Well summer is almost over, and by now you should probably have this camping thing figured out. But just in case you haven’t had much camping time (really, you can never have enough) we’ve got a list of practical but essential gear to bring with you on the last long weekend of the summer. Tear.
We recommend setting your tent up in your backyard before you go on your trip. They aren’t as easy as they look. If it rains, be sure to let your tent air dry before stuffing it back in the bag to prevent mold.
Tarps are a beautiful thing. They can serve as shelter over your picnic table if it rains, and also as a shady awning if the sun is too hot. Get really creative and you could probably make a hammock out of a tarp! Tip: bring rope or cord with you to hang your tarp and use as a clothesline.
If you don’t have a sleeping bag, bring a comforter and a sheet from home. But really, you should just get a sleeping bag. Walmart sells affordable, perfect for camping pillows but if you’re really desperate you can just fold up a sweater.
If you think you can get away without one of these, you’re sorely mistaken (no pun intended). Having something underneath your sleeping bag is essential for comfort and warmth.
It’s best to use a battery powered lantern inside your tent. We don’t recommend using gas or propane powered lanterns because you could definitely burn your tent down. Coleman has a few great lanterns that you can grab at Walmart. Tip: bring some extra batteries with you.
It’s strong, water resistant, and can temporarily fix anything!
Plastic plates, bowls, mugs, cutlery, tongs, cutting boards, and spatulas are best because they’re lightweight and sturdy. Pots and pans need to be steel. Tip: bring a large plastic container to wash your dishes in and use biodegradable soap that can be absorbed into the ground.
There are many different models and sizes of camping stoves to choose from, so you may want to do some research to figure out which one is best for you. Tip: bring an oven mitt with you for heat protection when moving your pots and pans on the stove.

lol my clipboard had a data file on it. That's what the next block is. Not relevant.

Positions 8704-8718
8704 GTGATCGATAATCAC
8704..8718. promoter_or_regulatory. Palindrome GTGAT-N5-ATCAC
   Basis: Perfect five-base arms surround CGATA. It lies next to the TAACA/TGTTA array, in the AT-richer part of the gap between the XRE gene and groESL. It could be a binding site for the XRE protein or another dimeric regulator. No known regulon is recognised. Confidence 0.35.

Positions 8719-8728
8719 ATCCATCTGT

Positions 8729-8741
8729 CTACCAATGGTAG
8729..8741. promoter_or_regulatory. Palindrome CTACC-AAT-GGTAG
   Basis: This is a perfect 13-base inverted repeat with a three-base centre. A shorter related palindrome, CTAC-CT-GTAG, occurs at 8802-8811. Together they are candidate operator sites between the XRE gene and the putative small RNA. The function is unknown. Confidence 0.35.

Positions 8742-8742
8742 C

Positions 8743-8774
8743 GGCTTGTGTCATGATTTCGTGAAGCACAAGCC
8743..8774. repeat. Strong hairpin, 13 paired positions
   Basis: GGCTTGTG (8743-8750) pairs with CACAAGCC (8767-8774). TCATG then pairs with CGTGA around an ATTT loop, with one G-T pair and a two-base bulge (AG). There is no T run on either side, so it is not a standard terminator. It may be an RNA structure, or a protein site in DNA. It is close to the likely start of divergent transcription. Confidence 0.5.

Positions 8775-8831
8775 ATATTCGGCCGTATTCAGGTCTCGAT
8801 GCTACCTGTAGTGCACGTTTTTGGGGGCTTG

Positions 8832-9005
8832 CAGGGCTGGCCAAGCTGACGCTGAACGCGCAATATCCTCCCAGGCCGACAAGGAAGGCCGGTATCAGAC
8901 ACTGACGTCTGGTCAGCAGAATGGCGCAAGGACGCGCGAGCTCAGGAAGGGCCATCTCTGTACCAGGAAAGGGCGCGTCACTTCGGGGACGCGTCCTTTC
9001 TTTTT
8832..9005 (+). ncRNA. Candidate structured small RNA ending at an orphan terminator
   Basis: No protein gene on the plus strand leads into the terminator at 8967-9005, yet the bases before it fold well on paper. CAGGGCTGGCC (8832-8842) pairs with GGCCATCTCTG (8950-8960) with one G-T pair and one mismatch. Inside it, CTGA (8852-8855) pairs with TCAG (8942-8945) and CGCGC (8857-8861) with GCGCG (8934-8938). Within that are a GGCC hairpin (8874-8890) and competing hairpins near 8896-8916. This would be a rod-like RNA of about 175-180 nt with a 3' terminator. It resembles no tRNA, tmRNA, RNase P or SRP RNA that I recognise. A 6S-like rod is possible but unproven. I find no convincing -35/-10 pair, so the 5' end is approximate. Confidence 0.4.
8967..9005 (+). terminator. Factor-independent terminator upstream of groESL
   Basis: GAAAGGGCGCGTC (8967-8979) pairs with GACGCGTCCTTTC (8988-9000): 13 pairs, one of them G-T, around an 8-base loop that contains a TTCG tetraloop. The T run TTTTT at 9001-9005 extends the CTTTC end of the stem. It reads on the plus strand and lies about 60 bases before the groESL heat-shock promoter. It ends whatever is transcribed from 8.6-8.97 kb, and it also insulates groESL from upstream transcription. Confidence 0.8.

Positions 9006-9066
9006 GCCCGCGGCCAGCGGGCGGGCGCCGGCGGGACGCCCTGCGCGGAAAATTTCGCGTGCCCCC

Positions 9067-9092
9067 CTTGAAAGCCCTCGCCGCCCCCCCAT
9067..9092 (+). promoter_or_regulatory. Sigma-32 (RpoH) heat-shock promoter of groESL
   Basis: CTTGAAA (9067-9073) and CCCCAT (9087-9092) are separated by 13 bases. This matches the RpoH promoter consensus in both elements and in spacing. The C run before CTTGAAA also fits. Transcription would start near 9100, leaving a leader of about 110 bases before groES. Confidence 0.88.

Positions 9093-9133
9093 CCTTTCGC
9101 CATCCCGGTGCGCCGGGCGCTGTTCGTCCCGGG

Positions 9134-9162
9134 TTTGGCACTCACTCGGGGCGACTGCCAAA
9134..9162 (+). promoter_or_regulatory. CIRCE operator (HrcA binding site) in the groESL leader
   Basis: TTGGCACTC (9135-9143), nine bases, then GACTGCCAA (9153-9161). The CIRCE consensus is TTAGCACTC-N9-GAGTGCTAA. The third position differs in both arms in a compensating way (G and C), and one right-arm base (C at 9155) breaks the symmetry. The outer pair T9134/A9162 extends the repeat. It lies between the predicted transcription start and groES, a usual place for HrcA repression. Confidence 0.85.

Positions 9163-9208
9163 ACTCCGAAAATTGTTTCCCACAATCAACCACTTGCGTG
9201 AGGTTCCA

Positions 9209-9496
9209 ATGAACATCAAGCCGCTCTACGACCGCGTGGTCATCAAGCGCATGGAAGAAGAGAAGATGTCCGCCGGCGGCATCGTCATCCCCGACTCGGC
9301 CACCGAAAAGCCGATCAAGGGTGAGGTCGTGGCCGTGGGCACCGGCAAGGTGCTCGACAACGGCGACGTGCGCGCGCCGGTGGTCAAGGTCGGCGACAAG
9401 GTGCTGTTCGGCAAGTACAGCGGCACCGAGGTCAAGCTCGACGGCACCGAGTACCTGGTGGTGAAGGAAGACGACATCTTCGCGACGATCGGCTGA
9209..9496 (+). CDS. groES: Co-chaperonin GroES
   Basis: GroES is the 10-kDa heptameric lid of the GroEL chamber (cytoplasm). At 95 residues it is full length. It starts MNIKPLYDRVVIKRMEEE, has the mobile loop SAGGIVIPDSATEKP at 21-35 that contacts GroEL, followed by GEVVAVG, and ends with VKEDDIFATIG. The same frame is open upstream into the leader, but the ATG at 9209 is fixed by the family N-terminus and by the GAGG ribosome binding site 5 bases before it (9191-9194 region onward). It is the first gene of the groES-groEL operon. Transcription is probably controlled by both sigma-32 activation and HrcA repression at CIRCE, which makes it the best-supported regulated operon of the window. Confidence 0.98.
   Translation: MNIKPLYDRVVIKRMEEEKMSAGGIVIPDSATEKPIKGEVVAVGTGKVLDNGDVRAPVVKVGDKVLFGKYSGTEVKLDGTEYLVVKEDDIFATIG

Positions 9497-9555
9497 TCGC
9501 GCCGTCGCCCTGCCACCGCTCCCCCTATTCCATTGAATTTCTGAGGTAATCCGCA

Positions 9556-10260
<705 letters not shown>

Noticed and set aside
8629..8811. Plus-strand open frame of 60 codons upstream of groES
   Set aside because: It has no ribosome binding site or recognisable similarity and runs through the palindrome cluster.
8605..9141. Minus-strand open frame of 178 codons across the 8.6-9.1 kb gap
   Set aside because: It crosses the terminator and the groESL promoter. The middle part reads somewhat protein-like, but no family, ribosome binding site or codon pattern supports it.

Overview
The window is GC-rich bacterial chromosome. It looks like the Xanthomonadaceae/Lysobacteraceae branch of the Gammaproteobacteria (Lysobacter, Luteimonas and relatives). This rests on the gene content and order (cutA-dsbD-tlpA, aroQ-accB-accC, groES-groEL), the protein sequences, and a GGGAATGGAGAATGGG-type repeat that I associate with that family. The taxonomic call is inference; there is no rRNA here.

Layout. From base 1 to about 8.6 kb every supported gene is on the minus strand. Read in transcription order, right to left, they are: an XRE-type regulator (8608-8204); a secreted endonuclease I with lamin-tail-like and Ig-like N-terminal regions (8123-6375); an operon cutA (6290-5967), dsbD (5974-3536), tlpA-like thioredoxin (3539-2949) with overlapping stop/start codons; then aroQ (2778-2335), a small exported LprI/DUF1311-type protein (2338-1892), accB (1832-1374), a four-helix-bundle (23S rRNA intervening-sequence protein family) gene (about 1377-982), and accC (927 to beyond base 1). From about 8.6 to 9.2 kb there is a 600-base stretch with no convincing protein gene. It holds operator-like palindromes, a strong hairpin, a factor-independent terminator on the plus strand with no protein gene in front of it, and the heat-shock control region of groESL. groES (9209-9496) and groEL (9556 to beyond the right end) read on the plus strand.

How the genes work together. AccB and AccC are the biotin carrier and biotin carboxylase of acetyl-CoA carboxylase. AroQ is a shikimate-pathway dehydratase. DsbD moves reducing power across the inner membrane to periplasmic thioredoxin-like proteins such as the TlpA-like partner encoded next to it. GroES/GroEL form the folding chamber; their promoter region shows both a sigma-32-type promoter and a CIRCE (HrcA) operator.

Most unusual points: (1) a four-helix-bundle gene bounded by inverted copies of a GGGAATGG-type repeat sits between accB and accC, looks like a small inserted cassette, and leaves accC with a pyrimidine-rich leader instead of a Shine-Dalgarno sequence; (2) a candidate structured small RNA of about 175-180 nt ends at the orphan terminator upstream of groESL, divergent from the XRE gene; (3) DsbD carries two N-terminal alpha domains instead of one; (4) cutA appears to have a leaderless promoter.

Coolers are not necessarily wildlife proof, so be sure to bring it in your tent or vehicle at night. Also, keep ice on the bottom and anything that is in bags or cardboard (such as eggs) on the top to prevent it from getting soggy. Tip: bring some garbage bags and keep those in your vehicle as well.
Essential for lighting your stove and fires. Tip: keep your matches in a plastic bag so they don’t get wet. Tip: bring some newspaper to help get your fire going.
This could be one of the most forgotten camping items. Your canned beans, alphaghetti, soups, and tuna will haunt you for your entire trip if you’re hungry and can’t eat them.
Just like at home, these items are essential for cooking, cleaning, and storing your food.
There are many kinds of repellants out there so do some research to find out what’s best for you. Tip: if you have sensitive skin or don’t like chemicals, try burning some sage near you to keep the bugs away.
Just like insect repellant, it’s best to research which sun block is best for you and your skin. Shirts with sleeves and hats can help protect you from the sun and never wash off! Tip: also bring some aloe vera gel or cream to apply after sun exposure.
Always an essential item to bring camping with you. From cuts and scrapes to burns from the stove or fire, to splinters from wood a first aid kit will have the basic items you need to repair yourself!
Whether you’re showering in a stall or bathing in a lake, a little bit of soap will make you feel like a million bucks. Tip: use unscented products so that bugs aren’t as attracted to you.
Other useful items to bring